Very early this morning, when I was awake but the rest of the household was not, I was reading an excellent book on a topic I'm very passionate about when all of a sudden I found myself drawn to a drop cap with the thought:
Wow! What a beautiful "W"!
Like the image accompanying this blog post (which comes from the Wikipedia entry about "W"), the capital W that was the drop cap looked like two "V" letters with their lines crossed. There was actually a bit more separation in the two middle ascenders. The upper serifs had a break in them such that it really looked like an "X" with branches on either side. It was quite beautifully done.
So much so that I lost track of what I was reading and started hunting around for other "W" characters in other font sizes and locations (including the front cover). The uppercase ones all had the split serif while the lowercase one looked much more like a traditional "w" character. I went on from there to look at the other characters to see if there were any other exemplary characters. (There weren't, although it was a nice typeface - no colophon to know what the precise typeface was, unfortunately.)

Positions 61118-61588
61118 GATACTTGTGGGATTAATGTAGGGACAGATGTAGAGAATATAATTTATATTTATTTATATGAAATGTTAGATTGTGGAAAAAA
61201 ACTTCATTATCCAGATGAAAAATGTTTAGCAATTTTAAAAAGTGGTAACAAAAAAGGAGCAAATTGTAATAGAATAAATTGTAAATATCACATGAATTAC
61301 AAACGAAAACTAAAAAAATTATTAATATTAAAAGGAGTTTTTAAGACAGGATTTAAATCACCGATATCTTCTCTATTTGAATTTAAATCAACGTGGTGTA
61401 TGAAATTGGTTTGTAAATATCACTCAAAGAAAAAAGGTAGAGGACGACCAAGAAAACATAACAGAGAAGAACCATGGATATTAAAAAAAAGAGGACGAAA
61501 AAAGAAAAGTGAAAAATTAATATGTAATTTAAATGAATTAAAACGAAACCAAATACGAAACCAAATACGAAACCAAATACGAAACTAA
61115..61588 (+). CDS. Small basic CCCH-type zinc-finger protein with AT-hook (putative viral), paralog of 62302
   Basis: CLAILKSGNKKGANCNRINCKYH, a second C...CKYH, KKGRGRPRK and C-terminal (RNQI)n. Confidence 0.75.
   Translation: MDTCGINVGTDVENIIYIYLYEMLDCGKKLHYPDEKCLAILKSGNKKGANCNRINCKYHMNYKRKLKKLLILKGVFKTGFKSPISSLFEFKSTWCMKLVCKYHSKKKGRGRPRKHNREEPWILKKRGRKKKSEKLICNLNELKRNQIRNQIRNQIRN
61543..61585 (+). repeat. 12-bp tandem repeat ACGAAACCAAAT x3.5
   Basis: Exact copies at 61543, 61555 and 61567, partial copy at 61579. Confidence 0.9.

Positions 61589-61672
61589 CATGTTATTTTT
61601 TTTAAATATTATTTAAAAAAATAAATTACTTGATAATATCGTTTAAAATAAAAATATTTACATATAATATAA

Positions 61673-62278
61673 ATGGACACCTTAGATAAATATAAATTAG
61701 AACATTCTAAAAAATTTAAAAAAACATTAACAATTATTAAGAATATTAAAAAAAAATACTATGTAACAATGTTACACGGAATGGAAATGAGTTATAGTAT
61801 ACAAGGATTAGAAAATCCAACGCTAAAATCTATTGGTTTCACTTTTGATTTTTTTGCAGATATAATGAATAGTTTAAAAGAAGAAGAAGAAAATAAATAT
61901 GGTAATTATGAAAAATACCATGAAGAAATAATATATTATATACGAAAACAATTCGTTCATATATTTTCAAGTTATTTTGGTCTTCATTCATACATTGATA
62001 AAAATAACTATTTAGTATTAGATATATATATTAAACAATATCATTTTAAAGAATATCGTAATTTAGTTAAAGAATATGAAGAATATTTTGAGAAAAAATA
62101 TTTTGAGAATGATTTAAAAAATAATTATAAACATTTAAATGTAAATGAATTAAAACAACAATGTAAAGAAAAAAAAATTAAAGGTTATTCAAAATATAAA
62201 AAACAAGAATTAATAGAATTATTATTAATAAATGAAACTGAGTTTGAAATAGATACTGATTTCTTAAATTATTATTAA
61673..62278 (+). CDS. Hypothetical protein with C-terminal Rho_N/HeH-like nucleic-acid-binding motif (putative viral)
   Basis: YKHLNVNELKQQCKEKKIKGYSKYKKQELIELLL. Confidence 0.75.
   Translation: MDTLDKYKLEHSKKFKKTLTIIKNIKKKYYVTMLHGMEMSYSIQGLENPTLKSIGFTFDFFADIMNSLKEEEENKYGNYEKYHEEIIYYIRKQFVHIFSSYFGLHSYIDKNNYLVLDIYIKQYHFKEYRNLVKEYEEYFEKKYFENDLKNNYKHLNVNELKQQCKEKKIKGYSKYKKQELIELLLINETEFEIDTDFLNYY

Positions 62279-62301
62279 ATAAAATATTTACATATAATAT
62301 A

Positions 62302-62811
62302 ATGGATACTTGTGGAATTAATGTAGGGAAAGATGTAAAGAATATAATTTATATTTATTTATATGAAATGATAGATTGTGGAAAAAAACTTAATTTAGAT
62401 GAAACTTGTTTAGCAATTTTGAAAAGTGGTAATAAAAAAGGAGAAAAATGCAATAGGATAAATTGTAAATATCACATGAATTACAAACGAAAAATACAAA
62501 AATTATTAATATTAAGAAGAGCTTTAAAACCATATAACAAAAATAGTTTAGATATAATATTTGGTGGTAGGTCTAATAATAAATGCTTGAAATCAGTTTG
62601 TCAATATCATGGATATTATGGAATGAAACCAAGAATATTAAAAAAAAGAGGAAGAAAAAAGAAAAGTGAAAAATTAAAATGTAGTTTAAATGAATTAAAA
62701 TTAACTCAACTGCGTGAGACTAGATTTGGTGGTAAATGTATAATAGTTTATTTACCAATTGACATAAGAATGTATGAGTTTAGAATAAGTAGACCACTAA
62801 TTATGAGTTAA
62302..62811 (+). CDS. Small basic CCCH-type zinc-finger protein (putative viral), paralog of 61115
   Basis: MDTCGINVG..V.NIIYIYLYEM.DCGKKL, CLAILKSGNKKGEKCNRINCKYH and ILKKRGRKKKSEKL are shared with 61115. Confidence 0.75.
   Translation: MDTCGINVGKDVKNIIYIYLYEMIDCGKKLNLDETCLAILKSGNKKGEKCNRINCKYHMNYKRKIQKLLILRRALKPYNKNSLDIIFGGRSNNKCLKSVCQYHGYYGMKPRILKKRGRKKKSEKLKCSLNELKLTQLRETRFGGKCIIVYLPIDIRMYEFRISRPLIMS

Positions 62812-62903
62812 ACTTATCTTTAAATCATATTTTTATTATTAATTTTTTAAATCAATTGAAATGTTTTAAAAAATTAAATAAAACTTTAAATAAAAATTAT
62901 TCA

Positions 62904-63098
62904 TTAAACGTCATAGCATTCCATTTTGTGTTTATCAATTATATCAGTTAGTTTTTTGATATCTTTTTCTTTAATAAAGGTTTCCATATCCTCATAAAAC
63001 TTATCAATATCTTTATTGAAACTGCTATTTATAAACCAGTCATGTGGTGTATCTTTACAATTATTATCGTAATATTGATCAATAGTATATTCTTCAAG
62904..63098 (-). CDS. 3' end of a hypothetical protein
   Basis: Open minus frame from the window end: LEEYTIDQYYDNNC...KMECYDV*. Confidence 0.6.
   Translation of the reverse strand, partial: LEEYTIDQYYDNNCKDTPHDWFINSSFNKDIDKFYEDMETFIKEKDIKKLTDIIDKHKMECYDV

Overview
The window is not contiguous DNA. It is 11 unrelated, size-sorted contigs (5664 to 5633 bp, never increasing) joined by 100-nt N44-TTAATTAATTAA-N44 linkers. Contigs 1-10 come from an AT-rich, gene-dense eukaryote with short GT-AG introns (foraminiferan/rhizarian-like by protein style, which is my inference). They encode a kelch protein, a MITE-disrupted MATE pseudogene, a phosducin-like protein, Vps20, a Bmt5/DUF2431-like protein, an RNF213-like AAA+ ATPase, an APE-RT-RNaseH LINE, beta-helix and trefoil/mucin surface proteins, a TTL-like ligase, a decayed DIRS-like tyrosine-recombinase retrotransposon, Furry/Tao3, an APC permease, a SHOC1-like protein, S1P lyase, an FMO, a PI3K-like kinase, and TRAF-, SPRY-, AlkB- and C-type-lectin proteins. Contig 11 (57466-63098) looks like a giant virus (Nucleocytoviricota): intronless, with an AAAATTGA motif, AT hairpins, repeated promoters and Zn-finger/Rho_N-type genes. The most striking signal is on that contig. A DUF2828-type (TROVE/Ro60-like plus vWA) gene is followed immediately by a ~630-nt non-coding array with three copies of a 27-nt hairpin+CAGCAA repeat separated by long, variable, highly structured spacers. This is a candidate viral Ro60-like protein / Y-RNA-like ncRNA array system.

A few minutes later I returned to the text trying to remember where I was and what I had been reading.
While the distraction was really only for a few minutes and would probably be limited to an extreme few, it was a poignant reminder to me of the power that fonts/typefaces can have both to make our material beautiful... but also to distract from the message. And why it is so incredibly important to choose the typeface(s) you use so very carefully.
 Now, granted, odds are that in this particular case, probably very, very, VERY few people would have been distracted. It happens that I taught electronic publishing for about 5 years back in the 1990's and still continue to have a fascination with many aspects of typography, so I have an interest in and appreciation for well-done typefaces.